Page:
By Valerie L. Brown of Brown Law Firm Professional Corporation
It’s that time of year again when families are loading up the car and heading north to the cottage. For most, this will be an enjoyable escape from the daily grind of their lives. But, in the midst of a divorce, the cottage can become a battleground.
There is no presumption that simply because parties are married, that property is owned by both of them, or that they have the same rights to that property. Indeed, marriage does not change ownership.
What the property regime in Ontario does, is to allow married spouses to share equally in the value of assets acquired during the marriage, or increases in value of assets brought into the marriage. Generally, the value of the property brought into the marriage will be credited to the owner spouse, or the value excluded in its entirety if inherited during the marriage. The exception to this is when that property is a matrimonial home (or in the case of a monetary inheritance, if that money can be traced into a matrimonial home).
If the family cottage is purchased by one or both spouses during the marriage, it’s full value will be shared by the spouses through the division of net family properties regardless of whether it’s a matrimonial home.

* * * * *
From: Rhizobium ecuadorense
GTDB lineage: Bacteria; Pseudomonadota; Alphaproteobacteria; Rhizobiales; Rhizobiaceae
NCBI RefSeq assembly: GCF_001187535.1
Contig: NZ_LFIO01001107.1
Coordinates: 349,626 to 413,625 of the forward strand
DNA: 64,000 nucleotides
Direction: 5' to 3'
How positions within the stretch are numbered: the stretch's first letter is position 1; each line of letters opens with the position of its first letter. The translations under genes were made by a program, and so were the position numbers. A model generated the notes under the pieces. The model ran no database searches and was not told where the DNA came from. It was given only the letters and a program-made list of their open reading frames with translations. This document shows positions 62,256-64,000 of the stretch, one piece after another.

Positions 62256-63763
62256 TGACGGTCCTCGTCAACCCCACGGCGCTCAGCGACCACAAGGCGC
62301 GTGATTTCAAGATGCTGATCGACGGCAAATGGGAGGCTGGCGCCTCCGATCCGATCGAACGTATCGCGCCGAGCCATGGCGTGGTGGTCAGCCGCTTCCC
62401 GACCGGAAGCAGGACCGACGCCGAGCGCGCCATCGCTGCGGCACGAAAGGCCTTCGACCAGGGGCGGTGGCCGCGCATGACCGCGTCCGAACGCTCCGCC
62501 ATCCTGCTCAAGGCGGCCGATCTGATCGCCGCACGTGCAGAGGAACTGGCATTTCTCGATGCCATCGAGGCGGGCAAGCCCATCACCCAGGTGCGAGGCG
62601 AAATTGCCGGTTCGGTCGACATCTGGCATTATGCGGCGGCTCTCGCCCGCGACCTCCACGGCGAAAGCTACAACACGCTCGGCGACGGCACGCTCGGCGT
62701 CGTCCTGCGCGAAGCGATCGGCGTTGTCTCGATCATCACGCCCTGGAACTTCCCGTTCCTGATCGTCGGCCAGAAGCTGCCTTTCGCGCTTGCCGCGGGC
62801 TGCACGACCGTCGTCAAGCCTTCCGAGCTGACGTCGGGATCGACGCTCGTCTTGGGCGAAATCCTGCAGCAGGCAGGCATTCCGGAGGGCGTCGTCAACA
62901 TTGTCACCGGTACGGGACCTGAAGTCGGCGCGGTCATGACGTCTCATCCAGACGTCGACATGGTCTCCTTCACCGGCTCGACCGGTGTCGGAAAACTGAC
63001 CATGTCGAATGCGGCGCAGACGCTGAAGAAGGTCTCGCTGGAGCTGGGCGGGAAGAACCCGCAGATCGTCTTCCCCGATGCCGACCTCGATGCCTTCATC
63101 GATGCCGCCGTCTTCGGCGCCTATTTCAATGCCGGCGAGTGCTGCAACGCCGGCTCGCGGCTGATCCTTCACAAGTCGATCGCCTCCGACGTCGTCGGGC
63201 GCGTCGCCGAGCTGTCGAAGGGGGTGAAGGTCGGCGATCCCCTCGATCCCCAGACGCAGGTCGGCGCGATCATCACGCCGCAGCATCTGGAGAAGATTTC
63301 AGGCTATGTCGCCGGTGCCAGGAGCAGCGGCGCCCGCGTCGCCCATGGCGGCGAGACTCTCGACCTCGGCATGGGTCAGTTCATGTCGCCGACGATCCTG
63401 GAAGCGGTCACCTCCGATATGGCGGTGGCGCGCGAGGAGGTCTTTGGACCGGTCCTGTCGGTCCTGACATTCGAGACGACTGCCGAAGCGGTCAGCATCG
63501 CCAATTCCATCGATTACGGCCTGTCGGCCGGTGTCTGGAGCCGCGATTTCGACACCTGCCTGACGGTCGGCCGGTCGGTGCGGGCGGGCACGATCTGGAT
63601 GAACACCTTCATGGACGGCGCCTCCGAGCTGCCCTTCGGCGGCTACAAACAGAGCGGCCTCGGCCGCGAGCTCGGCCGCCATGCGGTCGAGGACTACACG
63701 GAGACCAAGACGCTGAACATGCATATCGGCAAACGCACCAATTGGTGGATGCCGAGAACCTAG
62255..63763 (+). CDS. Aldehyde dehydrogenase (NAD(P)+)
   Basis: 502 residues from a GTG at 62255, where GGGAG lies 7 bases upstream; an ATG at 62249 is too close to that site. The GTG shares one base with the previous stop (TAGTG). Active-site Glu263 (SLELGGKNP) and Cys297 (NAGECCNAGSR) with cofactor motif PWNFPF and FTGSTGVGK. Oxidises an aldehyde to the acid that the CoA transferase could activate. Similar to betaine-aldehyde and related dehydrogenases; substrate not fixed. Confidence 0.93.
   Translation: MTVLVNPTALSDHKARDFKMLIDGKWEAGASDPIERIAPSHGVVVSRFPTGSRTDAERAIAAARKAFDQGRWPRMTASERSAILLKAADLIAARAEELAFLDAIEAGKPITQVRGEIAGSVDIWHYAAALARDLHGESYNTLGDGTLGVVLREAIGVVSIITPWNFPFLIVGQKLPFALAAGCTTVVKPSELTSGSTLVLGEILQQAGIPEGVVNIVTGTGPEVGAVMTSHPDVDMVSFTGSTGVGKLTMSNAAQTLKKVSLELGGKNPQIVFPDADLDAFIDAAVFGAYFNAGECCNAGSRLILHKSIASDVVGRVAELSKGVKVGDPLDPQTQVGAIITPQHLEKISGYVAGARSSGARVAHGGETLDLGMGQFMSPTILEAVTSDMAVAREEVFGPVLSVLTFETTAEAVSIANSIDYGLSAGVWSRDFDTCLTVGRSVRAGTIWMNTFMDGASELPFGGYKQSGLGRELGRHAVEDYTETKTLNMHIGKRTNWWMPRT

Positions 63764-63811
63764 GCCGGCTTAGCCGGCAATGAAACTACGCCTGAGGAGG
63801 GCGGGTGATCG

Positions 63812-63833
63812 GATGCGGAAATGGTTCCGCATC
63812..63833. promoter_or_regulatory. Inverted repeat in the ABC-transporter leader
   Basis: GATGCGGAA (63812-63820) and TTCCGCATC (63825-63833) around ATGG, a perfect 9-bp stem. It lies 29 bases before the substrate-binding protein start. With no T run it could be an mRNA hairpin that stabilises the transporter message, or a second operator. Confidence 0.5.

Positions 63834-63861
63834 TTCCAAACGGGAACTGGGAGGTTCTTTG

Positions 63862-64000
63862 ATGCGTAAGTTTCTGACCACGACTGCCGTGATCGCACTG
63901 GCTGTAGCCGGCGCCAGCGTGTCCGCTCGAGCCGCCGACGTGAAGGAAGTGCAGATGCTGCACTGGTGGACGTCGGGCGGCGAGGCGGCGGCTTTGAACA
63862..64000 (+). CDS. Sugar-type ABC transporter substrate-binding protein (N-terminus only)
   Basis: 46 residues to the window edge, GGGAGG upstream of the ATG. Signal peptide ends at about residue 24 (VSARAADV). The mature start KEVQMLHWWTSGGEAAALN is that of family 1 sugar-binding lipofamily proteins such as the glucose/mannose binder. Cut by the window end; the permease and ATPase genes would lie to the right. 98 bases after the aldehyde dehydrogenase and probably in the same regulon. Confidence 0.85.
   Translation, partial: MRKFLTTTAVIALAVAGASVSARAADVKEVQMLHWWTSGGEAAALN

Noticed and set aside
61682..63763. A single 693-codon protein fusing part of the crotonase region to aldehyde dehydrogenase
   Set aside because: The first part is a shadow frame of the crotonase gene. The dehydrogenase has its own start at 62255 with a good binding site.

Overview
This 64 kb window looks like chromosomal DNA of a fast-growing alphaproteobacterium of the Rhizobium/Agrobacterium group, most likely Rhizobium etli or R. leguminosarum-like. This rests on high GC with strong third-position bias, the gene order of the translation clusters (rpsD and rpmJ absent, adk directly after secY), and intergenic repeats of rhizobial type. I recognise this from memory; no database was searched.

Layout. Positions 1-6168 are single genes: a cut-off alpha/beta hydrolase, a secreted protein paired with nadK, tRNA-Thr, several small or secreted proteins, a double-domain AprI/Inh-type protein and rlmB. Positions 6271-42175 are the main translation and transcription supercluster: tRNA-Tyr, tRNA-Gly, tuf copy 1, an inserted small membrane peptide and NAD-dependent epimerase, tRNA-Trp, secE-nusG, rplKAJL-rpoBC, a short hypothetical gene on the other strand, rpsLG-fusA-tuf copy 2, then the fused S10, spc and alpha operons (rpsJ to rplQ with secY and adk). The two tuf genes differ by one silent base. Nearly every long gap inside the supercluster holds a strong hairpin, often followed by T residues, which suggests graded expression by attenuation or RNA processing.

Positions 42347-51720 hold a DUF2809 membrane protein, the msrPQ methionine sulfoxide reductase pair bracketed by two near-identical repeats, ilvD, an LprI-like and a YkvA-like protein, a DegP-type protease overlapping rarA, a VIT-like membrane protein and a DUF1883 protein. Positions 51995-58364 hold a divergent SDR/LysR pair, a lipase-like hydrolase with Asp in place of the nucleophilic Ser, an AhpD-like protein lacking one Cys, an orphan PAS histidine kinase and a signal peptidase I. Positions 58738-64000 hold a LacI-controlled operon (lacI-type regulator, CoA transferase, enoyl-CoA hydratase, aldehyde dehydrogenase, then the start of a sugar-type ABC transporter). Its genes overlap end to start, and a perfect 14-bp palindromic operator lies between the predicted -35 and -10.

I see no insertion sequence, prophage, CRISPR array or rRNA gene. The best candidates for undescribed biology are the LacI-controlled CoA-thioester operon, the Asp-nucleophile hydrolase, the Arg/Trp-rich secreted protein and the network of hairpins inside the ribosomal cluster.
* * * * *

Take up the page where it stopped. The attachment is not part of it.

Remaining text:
The problem arises when cottages are passed down from previous generations either by way of inheritance or gift. The intention is to keep the cottage in the family for everyone to enjoy. One spouse owns the cottage which in most cases will have appreciated significantly in value during the marriage, or they receive that value during the marriage gratuitously. As a result, they will leave the marriage in a superior position, financially.
However, if the cottage is considered to be a matrimonial home, the owner spouse must include the full value of the cottage in the division of property, allowing both parties to share fully in the value.
Take the example of a husband and wife who jointly own their primary residence with a value of $500,000 subject to a mortgage of $250,000. Further, the wife inherits a cottage during the marriage with a value of $300,000. Upon separation, each party will be entitled to their interest in the primary residence. Unless the cottage is considered to be a matrimonial home, the husband will leave the marriage with $125,000, and the wife will leave the marriage with $425,000. If the cottage is considered to be a matrimonial home, the husband and wife will each leave the marriage with $275,000. Clearly, the different results depending on whether the cottage is the matrimonial home are significant.